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Department of Awfully Embarrassing Situations



To the editors:

Here's one more outraged respondent to Mary Shen Barnidge's review of Anita Stenger's Make Yer Bed and Lie in the March 15 issue.

I missed the review in the paper--so a friend handed me a photocopy of it. That was no problem for him, since he was circulating them among friends and sexual abuse professionals. I then showed it to a coworker who told me she had "heard about it" from her friends.

You people have an awfully embarrassing situation on your hands.

Ms. Barnidge belches forth ignorance I would be shocked to read on the pages of the National Review, never mind Chicago's leading progressive publication. Then she lacks the modicum of decency to apologize for her inflammatory stupidity with her response published in the letters section of the March 29 issue. Who is this pea brain and why is she reviewing theater in the first place? Are you that hard up for reviewers?

Obviously, Ms. Barnidge has a warped perception of the issues surrounding childhood sexual abuse. Her most ignorant statements include such gems as "it has become fashionable in artistic circles to have been sexually molested as a child" and "it is overworked as a subject for art." I shall resist the temptation to methodically blast all of her incendiary statements one by one for several reasons: (a) the person who wrote the March 29 issue's letter to the editor covered them well; (b) I want my letter to be reasonably brief; and (c) devoting that much mental energy to Ms. Barnidge's idiocy makes me want to puke.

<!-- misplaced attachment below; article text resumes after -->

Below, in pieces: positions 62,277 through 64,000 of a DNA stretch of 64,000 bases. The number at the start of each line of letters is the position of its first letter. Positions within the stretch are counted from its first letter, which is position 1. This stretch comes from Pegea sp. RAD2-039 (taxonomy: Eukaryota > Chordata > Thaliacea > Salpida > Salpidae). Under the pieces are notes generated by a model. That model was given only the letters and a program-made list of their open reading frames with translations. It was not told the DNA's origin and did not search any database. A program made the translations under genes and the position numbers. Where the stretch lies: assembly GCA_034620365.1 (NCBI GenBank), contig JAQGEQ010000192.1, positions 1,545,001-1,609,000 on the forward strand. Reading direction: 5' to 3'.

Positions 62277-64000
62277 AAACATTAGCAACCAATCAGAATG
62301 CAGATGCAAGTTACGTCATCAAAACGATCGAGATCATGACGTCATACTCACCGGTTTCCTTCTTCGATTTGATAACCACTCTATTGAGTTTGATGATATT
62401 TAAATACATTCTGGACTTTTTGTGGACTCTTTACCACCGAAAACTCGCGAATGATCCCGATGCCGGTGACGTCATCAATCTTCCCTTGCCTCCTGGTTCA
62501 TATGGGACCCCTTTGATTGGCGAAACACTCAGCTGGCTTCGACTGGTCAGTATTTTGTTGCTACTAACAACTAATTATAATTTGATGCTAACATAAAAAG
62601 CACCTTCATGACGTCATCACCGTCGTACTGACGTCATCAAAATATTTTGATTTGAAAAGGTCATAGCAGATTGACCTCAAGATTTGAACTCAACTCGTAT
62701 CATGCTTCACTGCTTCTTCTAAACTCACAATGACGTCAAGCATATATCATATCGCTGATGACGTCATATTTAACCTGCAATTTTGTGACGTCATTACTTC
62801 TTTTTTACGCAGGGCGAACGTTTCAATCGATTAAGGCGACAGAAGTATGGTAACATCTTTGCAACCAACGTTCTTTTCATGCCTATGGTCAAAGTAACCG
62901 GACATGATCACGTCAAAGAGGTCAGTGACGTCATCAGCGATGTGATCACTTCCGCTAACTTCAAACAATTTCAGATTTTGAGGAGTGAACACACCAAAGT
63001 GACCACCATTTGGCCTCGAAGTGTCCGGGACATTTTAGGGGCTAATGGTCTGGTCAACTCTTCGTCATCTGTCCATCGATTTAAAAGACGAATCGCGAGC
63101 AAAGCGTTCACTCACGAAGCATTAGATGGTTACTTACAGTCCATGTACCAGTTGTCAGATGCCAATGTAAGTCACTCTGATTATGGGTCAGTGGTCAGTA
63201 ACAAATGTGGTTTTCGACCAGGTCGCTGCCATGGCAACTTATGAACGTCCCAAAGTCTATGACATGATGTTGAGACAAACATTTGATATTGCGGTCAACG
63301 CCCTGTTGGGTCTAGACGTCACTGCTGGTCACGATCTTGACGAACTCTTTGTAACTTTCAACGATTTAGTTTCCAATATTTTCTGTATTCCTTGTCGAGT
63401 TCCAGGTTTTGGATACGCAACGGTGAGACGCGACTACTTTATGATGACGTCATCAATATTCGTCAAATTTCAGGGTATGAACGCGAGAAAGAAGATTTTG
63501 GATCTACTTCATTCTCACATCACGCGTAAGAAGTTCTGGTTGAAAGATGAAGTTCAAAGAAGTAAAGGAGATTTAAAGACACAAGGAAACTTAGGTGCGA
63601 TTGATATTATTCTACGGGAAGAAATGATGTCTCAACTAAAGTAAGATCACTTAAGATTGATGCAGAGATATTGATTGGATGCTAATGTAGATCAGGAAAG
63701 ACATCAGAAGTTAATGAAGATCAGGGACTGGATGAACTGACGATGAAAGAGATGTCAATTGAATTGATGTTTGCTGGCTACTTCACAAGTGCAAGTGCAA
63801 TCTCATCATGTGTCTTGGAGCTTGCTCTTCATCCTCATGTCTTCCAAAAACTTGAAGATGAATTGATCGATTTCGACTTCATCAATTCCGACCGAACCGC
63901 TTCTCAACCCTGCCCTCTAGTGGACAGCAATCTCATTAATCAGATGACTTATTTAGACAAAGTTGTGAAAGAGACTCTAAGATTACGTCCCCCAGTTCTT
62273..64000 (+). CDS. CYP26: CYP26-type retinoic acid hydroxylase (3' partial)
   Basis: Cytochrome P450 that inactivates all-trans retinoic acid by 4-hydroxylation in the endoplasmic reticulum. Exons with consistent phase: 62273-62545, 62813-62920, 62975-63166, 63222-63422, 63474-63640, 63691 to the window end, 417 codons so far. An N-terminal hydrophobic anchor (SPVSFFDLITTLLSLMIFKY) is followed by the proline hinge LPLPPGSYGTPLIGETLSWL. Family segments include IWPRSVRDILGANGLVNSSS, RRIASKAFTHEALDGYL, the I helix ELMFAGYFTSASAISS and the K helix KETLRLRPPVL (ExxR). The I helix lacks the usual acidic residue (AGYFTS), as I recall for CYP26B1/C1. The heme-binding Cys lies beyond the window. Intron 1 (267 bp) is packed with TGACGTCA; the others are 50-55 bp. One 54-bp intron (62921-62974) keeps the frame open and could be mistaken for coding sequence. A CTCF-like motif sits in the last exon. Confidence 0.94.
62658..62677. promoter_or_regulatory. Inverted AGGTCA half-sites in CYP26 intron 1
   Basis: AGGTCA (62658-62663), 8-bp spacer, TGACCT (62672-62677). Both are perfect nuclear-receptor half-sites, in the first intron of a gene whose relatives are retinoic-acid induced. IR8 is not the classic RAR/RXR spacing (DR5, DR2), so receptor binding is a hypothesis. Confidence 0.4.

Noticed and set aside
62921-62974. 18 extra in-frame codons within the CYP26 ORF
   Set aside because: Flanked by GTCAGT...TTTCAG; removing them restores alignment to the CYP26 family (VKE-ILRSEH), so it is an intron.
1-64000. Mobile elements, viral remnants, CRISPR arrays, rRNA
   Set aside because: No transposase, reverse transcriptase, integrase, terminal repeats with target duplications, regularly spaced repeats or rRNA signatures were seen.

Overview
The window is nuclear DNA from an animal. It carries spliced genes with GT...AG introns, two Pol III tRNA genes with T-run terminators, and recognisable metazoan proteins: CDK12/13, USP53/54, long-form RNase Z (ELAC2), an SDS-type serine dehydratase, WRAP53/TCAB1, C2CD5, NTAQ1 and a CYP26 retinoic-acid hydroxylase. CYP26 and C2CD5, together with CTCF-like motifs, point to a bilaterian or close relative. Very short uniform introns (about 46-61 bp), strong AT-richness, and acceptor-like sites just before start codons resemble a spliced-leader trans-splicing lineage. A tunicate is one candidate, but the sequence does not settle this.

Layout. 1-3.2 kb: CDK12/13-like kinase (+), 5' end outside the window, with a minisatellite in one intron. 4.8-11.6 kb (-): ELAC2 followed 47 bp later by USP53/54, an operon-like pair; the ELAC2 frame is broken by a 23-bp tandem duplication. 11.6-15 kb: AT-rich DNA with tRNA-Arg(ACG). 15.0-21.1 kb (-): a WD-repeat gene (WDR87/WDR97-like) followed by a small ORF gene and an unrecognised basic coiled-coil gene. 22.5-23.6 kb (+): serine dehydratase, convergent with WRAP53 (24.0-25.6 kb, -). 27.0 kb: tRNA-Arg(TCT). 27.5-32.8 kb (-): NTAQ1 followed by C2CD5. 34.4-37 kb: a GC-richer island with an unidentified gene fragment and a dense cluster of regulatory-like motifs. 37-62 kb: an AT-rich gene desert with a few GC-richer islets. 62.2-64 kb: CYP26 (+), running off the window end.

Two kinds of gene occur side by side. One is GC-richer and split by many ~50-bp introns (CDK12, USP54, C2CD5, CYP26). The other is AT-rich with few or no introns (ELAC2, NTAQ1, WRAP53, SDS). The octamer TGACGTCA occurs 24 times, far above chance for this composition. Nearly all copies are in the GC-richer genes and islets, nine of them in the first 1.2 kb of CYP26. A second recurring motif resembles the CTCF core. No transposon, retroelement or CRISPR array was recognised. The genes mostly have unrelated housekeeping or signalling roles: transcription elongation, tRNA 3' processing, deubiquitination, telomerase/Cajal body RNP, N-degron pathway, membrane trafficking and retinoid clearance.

Although it's satisfying to unleash a tirade against Ms. Barnidge, it's really not the point of my letter. The point is this: what were you people thinking? Don't you have editors? Isn't somebody employed to intercept this sort of thing before it encourages ignorance and misunderstanding about an issue as major as childhood sexual abuse? One twisted individual can end up writing for the best of publications, but other people are supposed to be in place to edit such ignorance.

The staff of the Reader owes this community an apology for their part in this shameful oversight. It was bad enough to print the review in the first place, but to respond to the March 29 letter by printing more of Ms. Barnidge's muddled defense of an indefensible position without comment from any of the editors is disgraceful. I hope your staff has the sensibilities to accept its responsibility for this gross error in judgment.

R. Jacobson

E. Ontario

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